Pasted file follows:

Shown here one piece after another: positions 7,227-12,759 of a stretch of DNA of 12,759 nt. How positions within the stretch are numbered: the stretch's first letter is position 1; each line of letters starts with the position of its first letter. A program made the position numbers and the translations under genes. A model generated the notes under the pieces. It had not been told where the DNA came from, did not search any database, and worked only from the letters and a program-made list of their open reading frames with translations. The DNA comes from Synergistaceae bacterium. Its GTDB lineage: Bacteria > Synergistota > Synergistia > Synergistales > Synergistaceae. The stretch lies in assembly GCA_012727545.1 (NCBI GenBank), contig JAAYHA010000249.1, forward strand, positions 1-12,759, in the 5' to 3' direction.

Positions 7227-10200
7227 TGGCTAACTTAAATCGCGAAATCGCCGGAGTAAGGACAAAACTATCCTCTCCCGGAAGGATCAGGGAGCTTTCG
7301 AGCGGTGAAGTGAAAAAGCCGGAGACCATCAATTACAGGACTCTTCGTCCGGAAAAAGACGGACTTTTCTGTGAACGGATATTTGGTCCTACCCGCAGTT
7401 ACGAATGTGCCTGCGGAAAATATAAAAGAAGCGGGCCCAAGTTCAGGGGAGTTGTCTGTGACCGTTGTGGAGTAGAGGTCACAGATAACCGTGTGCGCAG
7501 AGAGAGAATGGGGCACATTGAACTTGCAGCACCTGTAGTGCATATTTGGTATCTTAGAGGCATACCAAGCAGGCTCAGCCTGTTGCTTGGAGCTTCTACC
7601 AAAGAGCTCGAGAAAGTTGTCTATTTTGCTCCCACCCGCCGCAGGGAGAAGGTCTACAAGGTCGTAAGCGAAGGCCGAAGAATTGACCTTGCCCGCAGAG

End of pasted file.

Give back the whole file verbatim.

Shown here one piece after another: positions 7,227-12,759 of a stretch of DNA of 12,759 nt. How positions within the stretch are numbered: the stretch's first letter is position 1; each line of letters starts with the position of its first letter. A program made the position numbers and the translations under genes. A model generated the notes under the pieces. It had not been told where the DNA came from, did not search any database, and worked only from the letters and a program-made list of their open reading frames with translations. The DNA comes from Synergistaceae bacterium. Its GTDB lineage: Bacteria > Synergistota > Synergistia > Synergistales > Synergistaceae. The stretch lies in assembly GCA_012727545.1 (NCBI GenBank), contig JAAYHA010000249.1, forward strand, positions 1-12,759, in the 5' to 3' direction.

Positions 7227-10200
7227 TGGCTAACTTAAATCGCGAAATCGCCGGAGTAAGGACAAAACTATCCTCTCCCGGAAGGATCAGGGAGCTTTCG
7301 AGCGGTGAAGTGAAAAAGCCGGAGACCATCAATTACAGGACTCTTCGTCCGGAAAAAGACGGACTTTTCTGTGAACGGATATTTGGTCCTACCCGCAGTT
7401 ACGAATGTGCCTGCGGAAAATATAAAAGAAGCGGGCCCAAGTTCAGGGGAGTTGTCTGTGACCGTTGTGGAGTAGAGGTCACAGATAACCGTGTGCGCAG
7501 AGAGAGAATGGGGCACATTGAACTTGCAGCACCTGTAGTGCATATTTGGTATCTTAGAGGCATACCAAGCAGGCTCAGCCTGTTGCTTGGAGCTTCTACC
7601 AAAGAGCTCGAGAAAGTTGTCTATTTTGCTCCCACCCGCCGCAGGGAGAAGGTCTACAAGGTCGTAAGCGAAGGCCGAAGAATTGACCTTGCCCGCAGAG